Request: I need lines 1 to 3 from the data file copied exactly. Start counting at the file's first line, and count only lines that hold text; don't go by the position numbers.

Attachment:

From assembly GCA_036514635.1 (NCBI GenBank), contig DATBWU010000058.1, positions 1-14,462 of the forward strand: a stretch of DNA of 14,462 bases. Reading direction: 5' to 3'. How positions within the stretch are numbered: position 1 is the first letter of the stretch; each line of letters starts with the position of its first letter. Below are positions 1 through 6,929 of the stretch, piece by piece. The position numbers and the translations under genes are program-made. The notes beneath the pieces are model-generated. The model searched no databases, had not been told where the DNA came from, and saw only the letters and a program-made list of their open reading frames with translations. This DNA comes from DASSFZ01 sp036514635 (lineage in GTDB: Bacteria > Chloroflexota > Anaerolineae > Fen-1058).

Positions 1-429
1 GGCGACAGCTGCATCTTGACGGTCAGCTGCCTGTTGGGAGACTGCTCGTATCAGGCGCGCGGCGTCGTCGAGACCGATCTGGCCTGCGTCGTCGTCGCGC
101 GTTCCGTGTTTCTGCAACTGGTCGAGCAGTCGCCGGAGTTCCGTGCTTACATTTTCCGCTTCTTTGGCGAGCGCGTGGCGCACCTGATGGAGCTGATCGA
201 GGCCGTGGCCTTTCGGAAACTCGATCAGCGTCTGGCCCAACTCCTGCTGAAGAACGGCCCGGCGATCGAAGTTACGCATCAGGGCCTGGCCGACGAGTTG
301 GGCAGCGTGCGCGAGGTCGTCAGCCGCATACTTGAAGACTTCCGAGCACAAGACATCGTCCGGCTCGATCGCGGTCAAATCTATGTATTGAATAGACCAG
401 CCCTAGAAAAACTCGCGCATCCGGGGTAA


From assembly GCA_036514635.1 (NCBI GenBank), contig DATBWU010000058.1, positions 1-14,462 of the forward strand: a stretch of DNA of 14,462 bases. Reading direction: 5' to 3'. How positions within the stretch are numbered: position 1 is the first letter of the stretch; each line of letters starts with the position of its first letter. Below are positions 1 through 6,929 of the stretch, piece by piece. The position numbers and the translations under genes are program-made. The notes beneath the pieces are model-generated. The model searched no databases, had not been told where the DNA came from, and saw only the letters and a program-made list of their open reading frames with translations. This DNA comes from DASSFZ01 sp036514635 (lineage in GTDB: Bacteria > Chloroflexota > Anaerolineae > Fen-1058).

Positions 1-429
1 GGCGACAGCTGCATCTTGACGGTCAGCTGCCTGTTGGGAGACTGCTCGTATCAGGCGCGCGGCGTCGTCGAGACCGATCTGGCCTGCGTCGTCGTCGCGC